(1) Brian Tamanaha's acerbic take on this issue, which points out that, for the present at least, law schools are "doing just fine, thank you." It's only when one considers the situation faced by our recent graduates, well more than half of whom either don't have real legal jobs at all, or have legal jobs that don't pay anywhere close to enough to service the debt they've incurred as a consequence of our skyrocketing operating costs, that one might get the idea that all is not for the best, in this the best of all possible legal academic worlds.
(2) Bill Henderson's cold-blooded analysis of the long-term structural changes in the market for legal services, that helps explain why the situation Tamanaha describes has come about, and why those changes will eventually require law schools to make major, as opposed to cosmetic, changes in the way they operate. Henderson points out that there are enormous inertial barriers to such changes:
Institutional change is extraordinarily difficult. But I think it is extra hard for law schools. Law faculty have little or no experience making high stakes business decisions, yet we control curriculum and appointments, which are the areas that need major rethinking. Talk is cheap--and we specialize in talk. Like any other industry undergoing structural change, we need to objectively assess our situation and be prepared to take decisive action despite painful tradeoffs and imperfect information. For law faculty, our biggest risk factors are indecision and denial.Henderson argues that clients are shifting the cost of training lawyers onto firms, who in turn will find ways to put pressure on law schools to train people to be lawyers. While this demand may seem outrageous on its face -- are we not meant for nobler tasks than mere vocational training? -- Henderson suggests that economic necessity will force most law schools, if only slowly and painfully, to surrender some of their more elaborate and expensive academic pretensions, despite the extent to which we've fallen in love with the flattering self-image those pretensions provide us (Nietzsche: "A pair of powerful spectacles has sometimes sufficed to cure a person in love.").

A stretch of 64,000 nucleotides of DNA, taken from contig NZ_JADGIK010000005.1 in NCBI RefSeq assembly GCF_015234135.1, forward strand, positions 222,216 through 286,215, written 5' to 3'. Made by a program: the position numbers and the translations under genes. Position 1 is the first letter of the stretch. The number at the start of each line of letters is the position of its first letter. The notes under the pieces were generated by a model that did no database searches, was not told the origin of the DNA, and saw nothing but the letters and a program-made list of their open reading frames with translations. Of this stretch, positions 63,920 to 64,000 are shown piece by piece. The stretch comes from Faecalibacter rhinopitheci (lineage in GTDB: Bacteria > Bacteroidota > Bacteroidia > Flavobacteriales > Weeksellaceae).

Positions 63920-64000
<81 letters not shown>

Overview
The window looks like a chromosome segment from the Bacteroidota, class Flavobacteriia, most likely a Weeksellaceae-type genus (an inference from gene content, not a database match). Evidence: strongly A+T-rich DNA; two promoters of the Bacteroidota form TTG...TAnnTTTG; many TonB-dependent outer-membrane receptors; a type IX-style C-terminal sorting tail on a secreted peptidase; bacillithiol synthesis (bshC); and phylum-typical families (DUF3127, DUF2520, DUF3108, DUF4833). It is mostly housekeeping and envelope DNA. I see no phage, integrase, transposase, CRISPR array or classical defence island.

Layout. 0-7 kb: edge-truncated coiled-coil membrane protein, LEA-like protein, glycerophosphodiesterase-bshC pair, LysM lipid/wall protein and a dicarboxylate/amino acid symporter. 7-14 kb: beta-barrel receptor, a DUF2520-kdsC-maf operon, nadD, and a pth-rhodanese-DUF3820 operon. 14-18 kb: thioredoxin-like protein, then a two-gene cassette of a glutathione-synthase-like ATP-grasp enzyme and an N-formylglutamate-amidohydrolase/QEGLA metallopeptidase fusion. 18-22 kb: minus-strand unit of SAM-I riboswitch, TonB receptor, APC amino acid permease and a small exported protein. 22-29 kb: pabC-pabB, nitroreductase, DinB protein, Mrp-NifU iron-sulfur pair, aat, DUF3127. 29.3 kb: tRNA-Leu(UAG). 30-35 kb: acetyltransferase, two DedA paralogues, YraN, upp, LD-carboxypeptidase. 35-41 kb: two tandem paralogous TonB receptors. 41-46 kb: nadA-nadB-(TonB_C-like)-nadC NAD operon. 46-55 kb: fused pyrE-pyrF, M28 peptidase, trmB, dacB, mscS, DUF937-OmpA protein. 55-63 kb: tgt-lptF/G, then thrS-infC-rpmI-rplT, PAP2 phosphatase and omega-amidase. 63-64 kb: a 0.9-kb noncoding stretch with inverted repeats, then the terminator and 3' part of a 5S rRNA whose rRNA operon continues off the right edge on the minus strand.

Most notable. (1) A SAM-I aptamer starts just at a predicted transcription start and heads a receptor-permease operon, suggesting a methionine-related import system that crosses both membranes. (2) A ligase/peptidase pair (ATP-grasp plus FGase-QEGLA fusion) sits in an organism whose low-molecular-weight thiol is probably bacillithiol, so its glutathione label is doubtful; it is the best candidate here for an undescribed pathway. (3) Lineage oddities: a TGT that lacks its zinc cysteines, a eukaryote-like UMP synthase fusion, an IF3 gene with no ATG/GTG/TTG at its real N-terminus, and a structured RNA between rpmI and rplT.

Henderson has a gift for asking the kind of simple, straightforward question whose answer is both so obvious and so disturbing that it never gets asked by those who should be asking it. For example: "In the year 2011, should the heavily indebted federal government underwrite the record production of law school graduates?" And he points out that we law professors should be asking lawyers and law students these sorts of questions, rather than each other.